The following is a collaborative piece: Interview conducted by Mary Margaret White at Market Cafe in Louisville, Mississippi, photos by Susan Liles, narrative by Molly Knight.
The walls of the Market Café in Louisville, Mississippi are decorated with colorful painting of faces of men, women, and children of the South. The artist is Katrina Estes Hill, a painter and storyteller from Louisville. Hill describes her paintings as “folk pop art” depicting “colorful characters, a little bit rough around the edges” painted on various types of recycled wood.
Hill finds the subjects of her paintings everywhere she goes. She was forty-one when was inspired by the colorful characters she met during her time as a traveling saleswoman and decided to try her hand at painting them. One of her very first paintings was inspired by a man who sold her a watermelon on the side of a Kentucky back road. Their interaction was brief, but Hill found herself drawn to the man’s vibrant personality. “I said, ‘You are a beautiful sight. Can I paint you?’” she recalls, “and he said, ‘Yeah, you ain’t ever painted nobody this good-lookin’.”
From there, she started rifling through her family photo albums and painting her relatives just as they were in the photographs, baseball caps and missing teeth included. Hill prides herself on capturing “a different kind of beauty” that preserves the personality behind each face in an honest way. “When I painted my mother, of course, I didn’t flatter her at all, but when I backed up and looked at it, I said, ‘There’s Mother!’ And that’s how I like to paint people, just who they really are.”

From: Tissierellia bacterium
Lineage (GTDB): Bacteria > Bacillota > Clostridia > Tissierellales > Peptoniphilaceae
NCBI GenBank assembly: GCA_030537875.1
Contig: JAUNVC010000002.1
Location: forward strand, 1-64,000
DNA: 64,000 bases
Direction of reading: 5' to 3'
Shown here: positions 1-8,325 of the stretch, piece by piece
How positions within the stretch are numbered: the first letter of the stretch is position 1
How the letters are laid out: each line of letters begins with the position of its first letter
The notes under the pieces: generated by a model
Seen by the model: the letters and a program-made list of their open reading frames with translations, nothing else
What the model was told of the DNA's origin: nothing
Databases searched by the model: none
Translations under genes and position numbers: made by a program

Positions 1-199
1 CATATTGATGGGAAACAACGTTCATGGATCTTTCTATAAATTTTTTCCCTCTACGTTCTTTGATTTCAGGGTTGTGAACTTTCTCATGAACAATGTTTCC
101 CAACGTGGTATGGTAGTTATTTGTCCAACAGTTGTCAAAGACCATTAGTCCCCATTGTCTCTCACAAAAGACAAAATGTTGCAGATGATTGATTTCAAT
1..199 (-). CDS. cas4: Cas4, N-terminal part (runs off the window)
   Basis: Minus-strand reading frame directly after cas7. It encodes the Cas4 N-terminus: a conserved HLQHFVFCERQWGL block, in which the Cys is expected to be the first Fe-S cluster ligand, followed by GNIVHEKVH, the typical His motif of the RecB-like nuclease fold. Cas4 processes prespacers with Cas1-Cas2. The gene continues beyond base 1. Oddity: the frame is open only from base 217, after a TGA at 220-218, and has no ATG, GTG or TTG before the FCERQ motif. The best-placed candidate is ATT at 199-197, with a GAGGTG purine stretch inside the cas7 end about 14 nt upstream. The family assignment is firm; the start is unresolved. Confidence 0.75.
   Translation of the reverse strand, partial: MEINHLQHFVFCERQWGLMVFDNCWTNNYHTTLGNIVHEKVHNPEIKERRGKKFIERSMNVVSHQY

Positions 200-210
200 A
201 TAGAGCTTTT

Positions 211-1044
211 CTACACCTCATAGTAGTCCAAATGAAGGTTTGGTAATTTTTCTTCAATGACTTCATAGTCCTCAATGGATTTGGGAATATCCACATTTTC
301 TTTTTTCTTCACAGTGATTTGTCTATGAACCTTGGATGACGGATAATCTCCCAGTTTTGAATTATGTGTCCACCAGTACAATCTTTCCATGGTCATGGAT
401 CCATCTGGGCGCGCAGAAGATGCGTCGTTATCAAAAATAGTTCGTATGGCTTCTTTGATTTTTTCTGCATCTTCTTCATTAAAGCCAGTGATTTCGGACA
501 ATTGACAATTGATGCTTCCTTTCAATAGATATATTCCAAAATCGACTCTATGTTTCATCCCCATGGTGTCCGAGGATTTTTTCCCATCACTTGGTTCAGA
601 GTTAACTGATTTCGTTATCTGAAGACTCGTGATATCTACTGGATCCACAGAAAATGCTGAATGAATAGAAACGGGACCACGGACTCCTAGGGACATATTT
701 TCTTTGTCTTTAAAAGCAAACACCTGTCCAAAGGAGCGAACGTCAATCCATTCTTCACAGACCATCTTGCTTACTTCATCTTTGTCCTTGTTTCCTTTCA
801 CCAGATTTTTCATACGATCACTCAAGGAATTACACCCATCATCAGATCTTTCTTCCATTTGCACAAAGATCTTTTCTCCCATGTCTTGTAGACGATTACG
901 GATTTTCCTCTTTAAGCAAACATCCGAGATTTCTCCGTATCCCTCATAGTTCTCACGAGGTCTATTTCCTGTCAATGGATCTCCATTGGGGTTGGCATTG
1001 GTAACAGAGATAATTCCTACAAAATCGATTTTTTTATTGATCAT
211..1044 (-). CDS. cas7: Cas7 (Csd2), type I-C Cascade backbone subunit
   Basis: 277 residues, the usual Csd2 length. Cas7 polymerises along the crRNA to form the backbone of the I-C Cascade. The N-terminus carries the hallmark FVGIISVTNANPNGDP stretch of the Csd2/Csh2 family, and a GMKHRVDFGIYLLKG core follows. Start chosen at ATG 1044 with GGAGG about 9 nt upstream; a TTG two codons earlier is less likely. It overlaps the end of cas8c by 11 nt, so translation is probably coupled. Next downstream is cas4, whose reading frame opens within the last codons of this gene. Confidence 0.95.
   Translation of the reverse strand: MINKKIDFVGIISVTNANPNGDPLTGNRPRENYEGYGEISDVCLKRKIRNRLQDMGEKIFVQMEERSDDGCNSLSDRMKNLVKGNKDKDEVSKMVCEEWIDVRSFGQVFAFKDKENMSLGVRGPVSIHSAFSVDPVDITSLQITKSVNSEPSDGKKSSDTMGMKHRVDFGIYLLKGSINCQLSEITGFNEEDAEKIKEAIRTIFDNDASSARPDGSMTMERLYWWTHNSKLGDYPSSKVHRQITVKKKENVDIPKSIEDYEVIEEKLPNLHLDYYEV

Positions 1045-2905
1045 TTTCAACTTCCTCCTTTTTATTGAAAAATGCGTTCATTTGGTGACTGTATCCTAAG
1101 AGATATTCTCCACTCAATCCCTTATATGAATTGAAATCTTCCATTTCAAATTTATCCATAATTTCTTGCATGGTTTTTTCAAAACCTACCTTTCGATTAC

Hill paints “mainly southern folks” and divulges her passion for Southern culture. “I grew up in the rural South; why not share that?” Years ago, Hill left her hometown of Louisville for the big city and was away for about twenty years, but she inevitably found her way back to the family farm. “I don’t think you can ever not be a Southerner when you grow up in the South,” she says, “It becomes part of you.”
When her work is on display, Hill likes to write a story about her characters to accompany each piece. The stories are usually about a paragraph or two in length and they are displayed alongside the paintings to add dimension and history to each character. “I’m hoping that people will look at these and see somebody that they knew at one time in their life in these characters,” Hill explains.
Besides painting, Hill is also a storyteller with audiences ranging from age five to one hundred and five. She tells about “the things that we used to do in a simpler time in America”. A prominent character in all of the tales from her childhood is her grandfather, Fat Daddy, a man of over three hundred and fifty pounds who she describes as “the most colorful of the characters.” Hill remembers fondly that he “sat on the front porch all day long, did nothing, just told jokes and fussed and cussed.” She has compiled a collection of stories from her lively childhood that she calls “Fat Daddy’s Watermelon and Other Tales from the Hollow.”
Hill’s family is not only her inspiration for her stories, but also her motivation for writing them down. “These stories may not go anywhere,” she says, “but one of these days my son will be cleaning out his attic, and he’ll call his child, my grandchild, over to him and say, come over here and sit in my lap, I wanna read you what grandma wrote about when she was a little girl. And I’ll live forever in those, through the paintings and through the pictures that I’ve painted with my words.”